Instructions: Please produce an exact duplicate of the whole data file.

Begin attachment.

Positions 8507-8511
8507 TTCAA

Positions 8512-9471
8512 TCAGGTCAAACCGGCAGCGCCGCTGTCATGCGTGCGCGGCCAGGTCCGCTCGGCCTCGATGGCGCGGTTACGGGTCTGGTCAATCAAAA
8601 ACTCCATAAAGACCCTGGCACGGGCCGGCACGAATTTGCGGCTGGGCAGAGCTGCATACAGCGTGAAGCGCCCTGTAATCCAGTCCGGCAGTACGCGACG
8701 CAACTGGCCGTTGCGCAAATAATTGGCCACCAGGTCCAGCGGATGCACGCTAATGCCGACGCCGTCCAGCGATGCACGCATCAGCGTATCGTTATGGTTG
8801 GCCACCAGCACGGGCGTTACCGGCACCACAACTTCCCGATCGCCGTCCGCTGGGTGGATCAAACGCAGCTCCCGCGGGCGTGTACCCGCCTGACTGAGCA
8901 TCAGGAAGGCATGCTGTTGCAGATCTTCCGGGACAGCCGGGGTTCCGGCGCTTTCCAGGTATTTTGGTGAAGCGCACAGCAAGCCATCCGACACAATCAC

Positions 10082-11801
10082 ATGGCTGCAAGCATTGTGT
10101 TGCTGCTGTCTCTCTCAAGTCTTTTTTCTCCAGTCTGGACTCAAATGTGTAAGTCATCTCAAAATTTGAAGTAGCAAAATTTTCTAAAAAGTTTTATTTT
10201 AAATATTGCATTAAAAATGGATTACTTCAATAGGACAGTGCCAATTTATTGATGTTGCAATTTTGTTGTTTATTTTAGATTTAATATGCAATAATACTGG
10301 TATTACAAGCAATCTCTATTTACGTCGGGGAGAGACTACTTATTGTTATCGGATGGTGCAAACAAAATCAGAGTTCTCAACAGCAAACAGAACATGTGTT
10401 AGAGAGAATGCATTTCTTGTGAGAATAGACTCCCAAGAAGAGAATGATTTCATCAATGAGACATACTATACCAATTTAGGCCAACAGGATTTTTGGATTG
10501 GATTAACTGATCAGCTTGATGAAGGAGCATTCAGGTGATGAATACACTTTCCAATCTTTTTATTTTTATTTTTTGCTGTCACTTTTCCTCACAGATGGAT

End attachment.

Positions 8507-8511
8507 TTCAA

Positions 8512-9471
8512 TCAGGTCAAACCGGCAGCGCCGCTGTCATGCGTGCGCGGCCAGGTCCGCTCGGCCTCGATGGCGCGGTTACGGGTCTGGTCAATCAAAA
8601 ACTCCATAAAGACCCTGGCACGGGCCGGCACGAATTTGCGGCTGGGCAGAGCTGCATACAGCGTGAAGCGCCCTGTAATCCAGTCCGGCAGTACGCGACG
8701 CAACTGGCCGTTGCGCAAATAATTGGCCACCAGGTCCAGCGGATGCACGCTAATGCCGACGCCGTCCAGCGATGCACGCATCAGCGTATCGTTATGGTTG
8801 GCCACCAGCACGGGCGTTACCGGCACCACAACTTCCCGATCGCCGTCCGCTGGGTGGATCAAACGCAGCTCCCGCGGGCGTGTACCCGCCTGACTGAGCA
8901 TCAGGAAGGCATGCTGTTGCAGATCTTCCGGGACAGCCGGGGTTCCGGCGCTTTCCAGGTATTTTGGTGAAGCGCACAGCAAGCCATCCGACACAATCAC

Positions 10082-11801
10082 ATGGCTGCAAGCATTGTGT
10101 TGCTGCTGTCTCTCTCAAGTCTTTTTTCTCCAGTCTGGACTCAAATGTGTAAGTCATCTCAAAATTTGAAGTAGCAAAATTTTCTAAAAAGTTTTATTTT
10201 AAATATTGCATTAAAAATGGATTACTTCAATAGGACAGTGCCAATTTATTGATGTTGCAATTTTGTTGTTTATTTTAGATTTAATATGCAATAATACTGG
10301 TATTACAAGCAATCTCTATTTACGTCGGGGAGAGACTACTTATTGTTATCGGATGGTGCAAACAAAATCAGAGTTCTCAACAGCAAACAGAACATGTGTT
10401 AGAGAGAATGCATTTCTTGTGAGAATAGACTCCCAAGAAGAGAATGATTTCATCAATGAGACATACTATACCAATTTAGGCCAACAGGATTTTTGGATTG
10501 GATTAACTGATCAGCTTGATGAAGGAGCATTCAGGTGATGAATACACTTTCCAATCTTTTTATTTTTATTTTTTGCTGTCACTTTTCCTCACAGATGGAT